Talking with children about death and bereavement

Updated: 13/09/16

We can’t protect children from death. All children will experience death and bereavement at some point in their lives.

We would like to encourage all parents to talk with their children, no matter how old they are, about death and bereavement – as part of normal life.

There are plenty of opportunities to do so:

If you have pets, talk with your children about the lifespan of the pet that they have, and prepare them that one day their pet will die.

Here is a video with an explanation of what ‘dead’ means by a six year old child:


Talk about dying as part of normal lifecycles, flowers are wilting, leaves are falling.

Children, especially young children, are very curious. They might find dead animals and are interested in them. Join them, talk with them: How do you know the bird is dead? Do you know what happens after they die? It is a great opportunity to talk about death.

Let children attend funerals, if they want to go. Explain what will happen at the funeral.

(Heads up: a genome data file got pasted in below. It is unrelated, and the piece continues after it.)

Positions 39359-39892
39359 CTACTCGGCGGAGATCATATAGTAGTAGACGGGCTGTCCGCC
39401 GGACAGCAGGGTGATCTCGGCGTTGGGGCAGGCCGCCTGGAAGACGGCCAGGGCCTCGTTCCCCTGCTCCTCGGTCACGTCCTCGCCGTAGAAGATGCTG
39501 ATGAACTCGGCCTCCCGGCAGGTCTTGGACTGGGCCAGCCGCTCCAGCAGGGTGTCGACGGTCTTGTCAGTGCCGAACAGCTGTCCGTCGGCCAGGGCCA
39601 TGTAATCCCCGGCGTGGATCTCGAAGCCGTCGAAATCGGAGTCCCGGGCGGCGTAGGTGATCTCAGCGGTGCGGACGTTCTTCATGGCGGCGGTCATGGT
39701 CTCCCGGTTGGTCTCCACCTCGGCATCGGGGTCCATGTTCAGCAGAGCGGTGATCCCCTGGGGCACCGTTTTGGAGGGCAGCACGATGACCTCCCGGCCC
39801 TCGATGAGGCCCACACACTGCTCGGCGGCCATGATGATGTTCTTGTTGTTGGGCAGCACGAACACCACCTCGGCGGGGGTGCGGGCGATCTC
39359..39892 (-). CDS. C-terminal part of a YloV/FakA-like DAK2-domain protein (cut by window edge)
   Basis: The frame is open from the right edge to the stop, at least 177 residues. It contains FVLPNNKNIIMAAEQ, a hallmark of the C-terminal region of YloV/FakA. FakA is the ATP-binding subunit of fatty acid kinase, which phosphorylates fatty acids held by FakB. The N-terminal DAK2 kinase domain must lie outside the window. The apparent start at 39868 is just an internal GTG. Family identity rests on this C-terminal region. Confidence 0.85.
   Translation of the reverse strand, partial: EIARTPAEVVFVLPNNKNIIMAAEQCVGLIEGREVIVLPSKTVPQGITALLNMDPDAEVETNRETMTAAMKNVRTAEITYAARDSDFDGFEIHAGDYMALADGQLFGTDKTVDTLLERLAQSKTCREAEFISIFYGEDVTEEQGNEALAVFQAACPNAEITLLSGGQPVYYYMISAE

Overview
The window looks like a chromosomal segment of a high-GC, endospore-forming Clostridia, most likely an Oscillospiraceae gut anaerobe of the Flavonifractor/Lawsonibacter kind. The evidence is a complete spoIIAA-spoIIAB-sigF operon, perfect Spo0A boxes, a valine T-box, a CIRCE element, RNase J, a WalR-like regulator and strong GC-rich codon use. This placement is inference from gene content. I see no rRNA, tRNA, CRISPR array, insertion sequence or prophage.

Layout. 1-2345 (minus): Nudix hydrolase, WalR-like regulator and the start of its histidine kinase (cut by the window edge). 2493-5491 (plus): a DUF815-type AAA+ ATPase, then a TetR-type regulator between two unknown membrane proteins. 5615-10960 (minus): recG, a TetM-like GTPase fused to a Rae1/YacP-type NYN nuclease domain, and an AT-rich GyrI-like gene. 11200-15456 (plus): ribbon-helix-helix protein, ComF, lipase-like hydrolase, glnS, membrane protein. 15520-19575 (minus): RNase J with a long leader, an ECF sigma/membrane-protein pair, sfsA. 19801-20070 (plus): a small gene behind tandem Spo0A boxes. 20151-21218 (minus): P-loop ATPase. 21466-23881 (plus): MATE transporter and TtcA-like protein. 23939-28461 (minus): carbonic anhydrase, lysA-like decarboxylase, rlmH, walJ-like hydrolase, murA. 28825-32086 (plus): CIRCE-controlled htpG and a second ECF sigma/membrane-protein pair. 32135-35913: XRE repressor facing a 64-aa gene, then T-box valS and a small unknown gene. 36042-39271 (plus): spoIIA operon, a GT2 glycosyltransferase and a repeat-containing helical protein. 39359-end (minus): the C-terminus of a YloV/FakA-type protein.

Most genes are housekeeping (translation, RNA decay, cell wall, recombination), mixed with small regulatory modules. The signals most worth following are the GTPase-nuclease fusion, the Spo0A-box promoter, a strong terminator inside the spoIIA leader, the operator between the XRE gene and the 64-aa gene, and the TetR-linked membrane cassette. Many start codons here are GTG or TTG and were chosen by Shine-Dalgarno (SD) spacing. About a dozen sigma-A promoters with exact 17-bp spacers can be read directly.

As children get older, they will develop their understanding of death:

Young children will not understand that death is permanent, simple language is really important.

As they get a little older they will learn that old people die. This is the time for awkard questions: ‘Granny, you are very old, are you going to die soon?’

Children then start to realise that they too, when they are old, will die. And their parents, and other family members. Sometimes children might worry about death.

During their teenage years, young people will reflect on death, whilst their general understanding will be similar to that of adults (e.g. they realise that you can die at any age), they still don’t quite realise that it could happen to someone they care about. When they experience death, it will often trigger questions about the meaning of life.